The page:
“We focused on how we can make the health of the area better and save lives. Our idea was that the drones would get a signal from a 911 operator and then get to the scene with an emergency item, like an EpiPen or a defibrillator, faster than an EMT. We found that in rural areas it takes on average 14 minutes for an ambulance to arrive, and that is a very long time,” said Parrell, a senior in health services administration.

Parrell’s experience as a student in the College of Health Sciences and Professions offered valuable insight into the competition, which was balanced by the knowledge of the technological implementation for the project from the students from the Russ College.

“The breadth of knowledge [the] Ohio University [team] assembled was impressive. Over and over, questions came up about practicality, cost and design that I simply had no idea where to find. Our team could dig up anything — and we did,” said Bateman, the aviation flight major.

Flight plans for the future

While the OHIO team did not advance in the competition, the viability of their concept sparked ideas for continuing research. Additionally, the students were able to compete as an interdisciplinary team of four students, who had never met before the week-long competition.

“Personally, I have big dreams and this project is all about dreaming big in a realistic manner. Our final product helped give me a boost of confidence that I can work well in a group of people I’ve never met and in a field I do not have a lot of background knowledge on. This also reassures me that seemingly unrealistic things can happen,” said mechanical engineering major Variny.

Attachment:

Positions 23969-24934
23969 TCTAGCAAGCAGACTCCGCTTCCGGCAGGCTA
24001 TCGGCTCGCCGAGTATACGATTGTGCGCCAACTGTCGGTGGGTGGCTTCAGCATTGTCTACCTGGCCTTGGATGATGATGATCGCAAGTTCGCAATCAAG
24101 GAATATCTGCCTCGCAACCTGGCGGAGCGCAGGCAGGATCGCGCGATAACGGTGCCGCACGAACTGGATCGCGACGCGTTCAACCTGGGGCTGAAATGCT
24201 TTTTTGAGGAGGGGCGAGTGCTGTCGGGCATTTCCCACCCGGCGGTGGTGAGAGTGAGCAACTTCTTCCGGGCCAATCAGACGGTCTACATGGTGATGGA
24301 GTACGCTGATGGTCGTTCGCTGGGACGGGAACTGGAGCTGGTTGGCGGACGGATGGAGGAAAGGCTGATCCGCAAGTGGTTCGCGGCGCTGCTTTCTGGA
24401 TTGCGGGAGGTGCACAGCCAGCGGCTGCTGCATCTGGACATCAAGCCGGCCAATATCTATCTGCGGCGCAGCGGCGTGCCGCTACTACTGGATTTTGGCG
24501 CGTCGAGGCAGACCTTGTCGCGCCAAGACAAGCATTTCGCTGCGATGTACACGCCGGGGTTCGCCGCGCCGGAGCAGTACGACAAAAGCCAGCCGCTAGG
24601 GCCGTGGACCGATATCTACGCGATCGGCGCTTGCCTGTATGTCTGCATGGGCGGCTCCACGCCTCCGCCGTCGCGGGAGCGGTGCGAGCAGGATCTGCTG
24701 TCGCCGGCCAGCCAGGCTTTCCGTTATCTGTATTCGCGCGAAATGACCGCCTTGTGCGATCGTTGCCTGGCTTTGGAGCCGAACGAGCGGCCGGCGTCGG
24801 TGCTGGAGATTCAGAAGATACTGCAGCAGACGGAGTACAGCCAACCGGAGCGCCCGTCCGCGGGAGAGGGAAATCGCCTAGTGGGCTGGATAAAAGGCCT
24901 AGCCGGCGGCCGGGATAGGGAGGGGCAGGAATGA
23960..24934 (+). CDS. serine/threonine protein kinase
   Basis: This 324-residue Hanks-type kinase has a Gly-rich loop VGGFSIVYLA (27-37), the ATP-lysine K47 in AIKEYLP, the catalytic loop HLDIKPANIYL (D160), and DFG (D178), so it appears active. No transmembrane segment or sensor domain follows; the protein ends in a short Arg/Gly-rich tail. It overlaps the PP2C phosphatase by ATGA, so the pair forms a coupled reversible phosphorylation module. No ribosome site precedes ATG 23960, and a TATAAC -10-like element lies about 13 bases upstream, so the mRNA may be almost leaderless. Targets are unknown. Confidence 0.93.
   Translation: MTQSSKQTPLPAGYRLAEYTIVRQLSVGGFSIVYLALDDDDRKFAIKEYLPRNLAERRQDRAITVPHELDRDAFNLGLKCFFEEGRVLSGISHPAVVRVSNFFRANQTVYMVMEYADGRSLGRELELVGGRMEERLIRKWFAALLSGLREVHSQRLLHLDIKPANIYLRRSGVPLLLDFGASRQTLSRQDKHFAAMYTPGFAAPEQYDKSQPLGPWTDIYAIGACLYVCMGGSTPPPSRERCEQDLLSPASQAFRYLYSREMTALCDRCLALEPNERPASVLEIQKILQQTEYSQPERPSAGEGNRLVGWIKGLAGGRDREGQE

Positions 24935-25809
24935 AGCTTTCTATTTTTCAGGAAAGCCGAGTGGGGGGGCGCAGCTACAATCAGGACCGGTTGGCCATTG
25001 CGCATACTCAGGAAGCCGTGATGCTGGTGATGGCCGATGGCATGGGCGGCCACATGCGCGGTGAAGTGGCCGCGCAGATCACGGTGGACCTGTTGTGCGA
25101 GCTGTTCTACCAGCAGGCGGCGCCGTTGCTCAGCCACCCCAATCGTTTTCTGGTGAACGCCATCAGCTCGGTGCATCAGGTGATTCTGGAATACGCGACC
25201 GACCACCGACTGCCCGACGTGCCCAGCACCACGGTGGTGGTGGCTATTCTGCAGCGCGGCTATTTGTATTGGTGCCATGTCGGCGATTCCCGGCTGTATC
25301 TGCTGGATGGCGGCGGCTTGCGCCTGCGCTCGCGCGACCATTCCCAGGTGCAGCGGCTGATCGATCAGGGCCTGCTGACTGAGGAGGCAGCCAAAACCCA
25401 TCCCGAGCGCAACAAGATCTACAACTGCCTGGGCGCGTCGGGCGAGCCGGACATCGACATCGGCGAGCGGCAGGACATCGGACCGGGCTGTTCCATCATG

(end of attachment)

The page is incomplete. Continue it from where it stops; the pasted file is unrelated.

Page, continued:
The faculty advisory team, including Khoury and Wilhelm, saw potential in the business plan as well.

“I really enjoyed the enthusiasm and innovation the students brought to this challenge. They were able, in a very short amount of time, to bring together various thoughts and ideas and articulate them in a very meaningful and well-reasoned presentation,” Khoury said.

The conclusion of this competition points to the present need of advanced air mobility and the practicality of its implementation. As OHIO students continue to research use cases for this technology, the future of advanced air mobility will continue to expand.

According to Miller, the advanced air mobility industry “has to get students interested in jobs that do not exist right now” to meet the employment needs caused by the rapid growth of this new branch of the aviation industry. Students who invest their time will experience this cutting-edge, innovative and ever-growing industry firsthand. 

As Dowalter, Parrell, Bateman, and Variny continue their education at Ohio University, they will continue to reflect on the impact of this experience with hopes that one day their idea will take to the skies.

“Although we did not get the desired outcome, this was an incredible experience. I highly recommend students going after this challenge next year,” Parrell said “I got to use critical thinking skills and apply knowledge that I have learned. Our idea was impactful, and we put a lot of work into this. Although it was a lot of work, this project was a great experience.”